Revision: How A Book Gets Better

So, I’m pretty sure this is a good book that I’m writing.  I mean, I don’t know for sure that it’s publishable, especially in the current condition, but I know it’s at least almost there.

And it’s getting better.

I’m now in Chapter 3 of the revision pass.  Last night, I saw that I ended one scene with the character leaping onto a vehicle and heading off to pick someone up, and then in the next scene, I begin when he gets there.  In reading these scenes, I realized that there’s a problem, and it’s kind of a big one:  The character makes a life-changing decision in the space between scenes.

Well, that’s clearly not going to work.  So I started writing what Jim Butcher calls a “sequel,” that is, a quiet scene in which the character reacts emotionally to the previous scene, works through his possible options, and makes choices.  They also allow (and even encourage) the reader to connect emotionally to the character.

In the process, I added several hundred words.  And I’m not even finished, yet.

It’s this ability to easily insert the scene that is why I love Scrivener so much.  Sure, I could do the same thing in Word or some other word processing software, but the way that Scrivener makes it easy is really something, and it doesn’t require me to reformat anything, move any text, or anything other than insert the scene where I want it and write.

The most important thing about this, though, has nothing to do with the tool I’m using.  It’s that even recognizing the lack means that I’m getting better as a writer.

And that’s precious.  That’s what I got from Viable Paradise, and it’s why I’ll keep telling people to apply until the day VP stops happening (may that day never come!).

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RIP, Leonard Nimoy

Farewell, Spock.  As the New York Times is reporting, he passed away this morning.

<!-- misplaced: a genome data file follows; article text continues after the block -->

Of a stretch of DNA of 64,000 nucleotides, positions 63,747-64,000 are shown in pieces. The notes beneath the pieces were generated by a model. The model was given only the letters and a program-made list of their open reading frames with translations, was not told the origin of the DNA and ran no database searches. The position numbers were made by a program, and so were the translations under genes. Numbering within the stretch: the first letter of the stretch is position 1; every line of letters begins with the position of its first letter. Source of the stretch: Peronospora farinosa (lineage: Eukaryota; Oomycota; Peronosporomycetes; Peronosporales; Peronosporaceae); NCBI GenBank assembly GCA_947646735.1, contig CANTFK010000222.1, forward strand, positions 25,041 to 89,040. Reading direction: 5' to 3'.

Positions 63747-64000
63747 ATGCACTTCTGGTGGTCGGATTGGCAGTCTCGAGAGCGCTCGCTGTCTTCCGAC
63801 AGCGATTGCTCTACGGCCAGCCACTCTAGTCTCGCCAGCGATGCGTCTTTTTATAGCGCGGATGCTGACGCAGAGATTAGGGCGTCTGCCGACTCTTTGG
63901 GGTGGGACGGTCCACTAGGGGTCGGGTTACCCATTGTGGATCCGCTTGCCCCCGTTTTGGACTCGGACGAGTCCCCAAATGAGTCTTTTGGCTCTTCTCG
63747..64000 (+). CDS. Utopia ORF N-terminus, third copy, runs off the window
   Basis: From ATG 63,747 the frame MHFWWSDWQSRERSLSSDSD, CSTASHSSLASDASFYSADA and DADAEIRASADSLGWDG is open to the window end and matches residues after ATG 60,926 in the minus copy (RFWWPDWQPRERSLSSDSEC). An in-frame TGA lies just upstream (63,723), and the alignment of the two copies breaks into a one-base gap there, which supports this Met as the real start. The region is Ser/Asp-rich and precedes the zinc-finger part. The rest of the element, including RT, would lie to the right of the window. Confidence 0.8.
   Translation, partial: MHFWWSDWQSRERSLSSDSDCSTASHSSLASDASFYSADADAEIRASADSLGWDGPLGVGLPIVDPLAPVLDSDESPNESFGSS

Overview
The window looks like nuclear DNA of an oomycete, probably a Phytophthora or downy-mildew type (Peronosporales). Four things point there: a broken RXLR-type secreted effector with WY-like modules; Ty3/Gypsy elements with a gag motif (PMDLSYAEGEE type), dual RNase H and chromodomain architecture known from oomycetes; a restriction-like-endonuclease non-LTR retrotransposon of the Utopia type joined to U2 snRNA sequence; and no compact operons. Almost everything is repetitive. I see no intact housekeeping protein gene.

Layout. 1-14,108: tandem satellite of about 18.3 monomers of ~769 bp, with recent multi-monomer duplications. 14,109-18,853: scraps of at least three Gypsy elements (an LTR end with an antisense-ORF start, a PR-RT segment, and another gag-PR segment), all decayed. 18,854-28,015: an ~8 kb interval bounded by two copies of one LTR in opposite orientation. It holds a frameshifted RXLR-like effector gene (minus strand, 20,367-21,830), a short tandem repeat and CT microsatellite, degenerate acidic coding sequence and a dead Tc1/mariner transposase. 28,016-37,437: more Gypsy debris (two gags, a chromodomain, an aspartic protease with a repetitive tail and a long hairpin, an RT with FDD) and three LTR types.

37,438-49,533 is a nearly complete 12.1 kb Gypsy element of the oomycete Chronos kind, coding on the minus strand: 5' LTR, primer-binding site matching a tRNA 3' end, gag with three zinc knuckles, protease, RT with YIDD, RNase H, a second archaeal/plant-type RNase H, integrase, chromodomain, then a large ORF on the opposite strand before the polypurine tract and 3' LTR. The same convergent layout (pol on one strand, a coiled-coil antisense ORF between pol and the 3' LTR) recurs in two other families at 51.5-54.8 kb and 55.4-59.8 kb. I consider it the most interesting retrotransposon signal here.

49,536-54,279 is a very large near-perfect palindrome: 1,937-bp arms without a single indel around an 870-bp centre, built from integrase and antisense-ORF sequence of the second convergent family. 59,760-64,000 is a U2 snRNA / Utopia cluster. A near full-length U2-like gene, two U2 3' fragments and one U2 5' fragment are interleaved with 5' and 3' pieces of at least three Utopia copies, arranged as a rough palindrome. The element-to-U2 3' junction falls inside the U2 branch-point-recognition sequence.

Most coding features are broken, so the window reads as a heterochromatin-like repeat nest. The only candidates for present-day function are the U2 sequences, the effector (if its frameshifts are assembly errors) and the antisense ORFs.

Nimoy, and more specifically his alter-ego in Star Trek, was important to me as a kid. I had a TON of anger issues, and the Vulcan was an inspiration on how to control myself.

See, in the lore of Star Trek, Vulcans don’t actually lack emotion–they are, in fact, deeply emotional, but in a profoundly dangerous way, quick to act on negative emotions. In their history, a man arose who espoused a way to control these negative emotions.

To a kid suffering from massive anger issues, this was a good thing. Spock’s fictional example of controlling his emotions even while maintaining and cultivating deep and meaningful friendships with his fellow crew helped me to find a way to suppress my negative impulses, while not going “full robot” and suppressing ALL emotion.

Beyond that, Nimoy was a kind soul, and a good man, and the world is poorer for his passing. I’m glad I met him.

Nimoy dealt with his share of angst regarding his most famous role. He famously published his autobiography in the 1970s, titled I Am Not Spock, in which he lamented the shadow cast on his work by the famous character. Later in life, he published a second version, this time titled I Am Spock, in which he described coming to terms with the fact that he would be forever known for Spock, and accepting that it brought as much joy as irritation into his life.